Burns joked how, although he had yet to convince all members of his church, he believed that people simply needed to "look at the facts" and read about Trump's policies to make the right decision: "It's an uphill battle, but we have influenced thousands of others to take a second look, and make decisions not off of feelings."
Burns has met with Trump several times over the past few months, and publicly endorsed him last November. Around that time, an open letter from more than 100 black religious leaders and scholars on Ebony.com, addressed "to the African-American ministers scheduled to meet with Donald Trump," expressed disdain for their decision to back him, stating that Trump's rhetoric was routinely racist and divisive. A November Public Policy Polling survey found that 75 percent of African-Americans had an unfavorable opinion on Trump, versus 9 percent with favorable views.
"Personally, it was a challenge at first - to be called an Uncle Tom ... as if I'm submitting myself to the white man's authority," said Burns. "But eventually I understood somebody has to do it.
"The facts point out that Mr. Trump is not a racist, not a bigot. He just says exactly what's on his mind, and people just aren't used to that."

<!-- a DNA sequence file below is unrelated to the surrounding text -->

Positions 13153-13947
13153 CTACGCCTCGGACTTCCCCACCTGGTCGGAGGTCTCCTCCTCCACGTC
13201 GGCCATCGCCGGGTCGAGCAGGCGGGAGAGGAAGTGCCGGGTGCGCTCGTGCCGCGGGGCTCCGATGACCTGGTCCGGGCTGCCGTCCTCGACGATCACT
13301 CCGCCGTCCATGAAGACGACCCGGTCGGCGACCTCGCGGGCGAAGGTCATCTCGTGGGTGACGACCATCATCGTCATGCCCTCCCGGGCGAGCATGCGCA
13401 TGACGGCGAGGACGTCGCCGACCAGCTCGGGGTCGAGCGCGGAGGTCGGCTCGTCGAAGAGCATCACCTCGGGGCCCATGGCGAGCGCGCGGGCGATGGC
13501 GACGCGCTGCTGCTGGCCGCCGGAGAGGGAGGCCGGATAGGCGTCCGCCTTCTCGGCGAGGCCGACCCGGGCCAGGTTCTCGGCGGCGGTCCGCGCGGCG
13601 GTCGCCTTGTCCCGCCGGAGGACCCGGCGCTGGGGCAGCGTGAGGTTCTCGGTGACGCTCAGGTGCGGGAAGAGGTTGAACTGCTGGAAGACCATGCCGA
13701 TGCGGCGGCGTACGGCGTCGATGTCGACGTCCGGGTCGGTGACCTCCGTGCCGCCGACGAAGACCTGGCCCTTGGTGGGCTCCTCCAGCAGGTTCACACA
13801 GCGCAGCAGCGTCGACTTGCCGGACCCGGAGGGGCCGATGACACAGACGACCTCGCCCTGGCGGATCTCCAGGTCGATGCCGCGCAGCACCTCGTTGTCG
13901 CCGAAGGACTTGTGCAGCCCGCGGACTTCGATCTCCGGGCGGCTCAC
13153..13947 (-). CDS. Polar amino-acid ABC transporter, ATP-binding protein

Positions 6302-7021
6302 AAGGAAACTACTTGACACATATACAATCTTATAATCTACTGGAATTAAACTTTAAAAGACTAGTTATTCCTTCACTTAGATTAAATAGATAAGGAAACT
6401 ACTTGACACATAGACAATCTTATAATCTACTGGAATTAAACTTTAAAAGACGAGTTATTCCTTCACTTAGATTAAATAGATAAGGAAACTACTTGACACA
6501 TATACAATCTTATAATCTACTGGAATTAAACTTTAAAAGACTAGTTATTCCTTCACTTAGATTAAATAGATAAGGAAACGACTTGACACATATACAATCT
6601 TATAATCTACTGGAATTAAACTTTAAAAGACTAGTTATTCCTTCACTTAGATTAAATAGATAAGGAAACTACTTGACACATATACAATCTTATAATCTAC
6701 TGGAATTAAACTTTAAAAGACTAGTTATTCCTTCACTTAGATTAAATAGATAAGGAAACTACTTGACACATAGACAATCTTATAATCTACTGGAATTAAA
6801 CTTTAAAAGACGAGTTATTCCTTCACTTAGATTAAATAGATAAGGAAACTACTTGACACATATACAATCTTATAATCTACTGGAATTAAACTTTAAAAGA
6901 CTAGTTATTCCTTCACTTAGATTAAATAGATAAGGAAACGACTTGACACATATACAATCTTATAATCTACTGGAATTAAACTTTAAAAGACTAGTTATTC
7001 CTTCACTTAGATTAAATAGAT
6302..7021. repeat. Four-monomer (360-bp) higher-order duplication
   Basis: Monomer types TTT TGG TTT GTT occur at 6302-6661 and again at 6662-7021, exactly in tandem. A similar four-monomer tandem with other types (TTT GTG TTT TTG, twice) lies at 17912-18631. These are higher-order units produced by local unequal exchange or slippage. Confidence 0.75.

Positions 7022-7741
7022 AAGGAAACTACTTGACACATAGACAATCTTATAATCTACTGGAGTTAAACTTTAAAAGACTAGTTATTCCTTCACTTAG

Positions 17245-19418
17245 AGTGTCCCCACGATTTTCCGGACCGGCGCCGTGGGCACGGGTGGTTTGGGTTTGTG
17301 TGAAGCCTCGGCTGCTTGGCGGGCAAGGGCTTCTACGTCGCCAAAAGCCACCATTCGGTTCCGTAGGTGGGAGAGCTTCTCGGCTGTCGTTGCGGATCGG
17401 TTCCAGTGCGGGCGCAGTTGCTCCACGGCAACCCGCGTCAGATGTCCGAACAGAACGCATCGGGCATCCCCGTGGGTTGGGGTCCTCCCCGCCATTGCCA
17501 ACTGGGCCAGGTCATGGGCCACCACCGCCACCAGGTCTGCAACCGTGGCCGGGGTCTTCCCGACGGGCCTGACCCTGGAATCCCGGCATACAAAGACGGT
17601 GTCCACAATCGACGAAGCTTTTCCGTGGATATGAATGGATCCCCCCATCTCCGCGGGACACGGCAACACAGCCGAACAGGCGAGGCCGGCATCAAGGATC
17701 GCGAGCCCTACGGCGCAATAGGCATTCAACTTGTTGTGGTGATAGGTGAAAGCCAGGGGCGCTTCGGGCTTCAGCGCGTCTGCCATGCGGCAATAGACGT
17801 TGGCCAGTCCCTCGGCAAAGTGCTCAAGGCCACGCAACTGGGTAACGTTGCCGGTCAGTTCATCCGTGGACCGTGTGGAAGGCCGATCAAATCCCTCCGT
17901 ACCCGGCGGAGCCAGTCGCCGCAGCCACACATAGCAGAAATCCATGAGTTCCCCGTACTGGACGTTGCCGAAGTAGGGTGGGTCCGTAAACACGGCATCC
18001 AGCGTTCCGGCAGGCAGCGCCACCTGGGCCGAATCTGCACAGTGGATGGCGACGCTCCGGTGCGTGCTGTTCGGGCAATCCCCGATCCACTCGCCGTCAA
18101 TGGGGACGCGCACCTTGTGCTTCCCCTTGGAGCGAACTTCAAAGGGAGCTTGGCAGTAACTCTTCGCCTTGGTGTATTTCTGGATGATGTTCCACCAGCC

Burns defended Trump's more controversial plans, including getting Mexico to pay for the building of a "great wall," and a call for a temporary ban on Muslims entering America:
"Mr. Trump is saying publicly what a lot of people are saying privately." He added that danger lies not in Trump's statements, but in those statements not being explained properly.
"For me it's important that we protect our borders and our people. I'm a father of six children. I don't want to be fearful at McDonalds, and a car bomb goes off, or a San Bernardino attack takes place, whether in name of Jesus or Allah, it's all wrong."
For Burns, the real problem is the Democratic establishment - how "Christianity is under attack" thanks to the Democrats, and how they have created a "generation of handouts to African-Americans." He cited cornerstones of Democratic politics, including a pro-choice stance in America's ongoing abortion debate, as indicative of Democrats' disregard for African-Americans:
"The whole abortion deal is targeted to African-American women ... and gives them the option to destroy the next generation of future scientists, doctors, presidents, CEOs. It's the systematic destruction of, I believe, the next generation of African-Americans, led by the Democratic Party."
To these problems, Burns claimed that Trump was the solution:
"Really what won me over, is that he said Christianity is under attack. The biggest thing for us, as evangelicals, is we want someone in office who is not part of the current political establishment, who has the ability to do what they are saying."
"And he [Trump] said - with me, you will have a friend in the White House."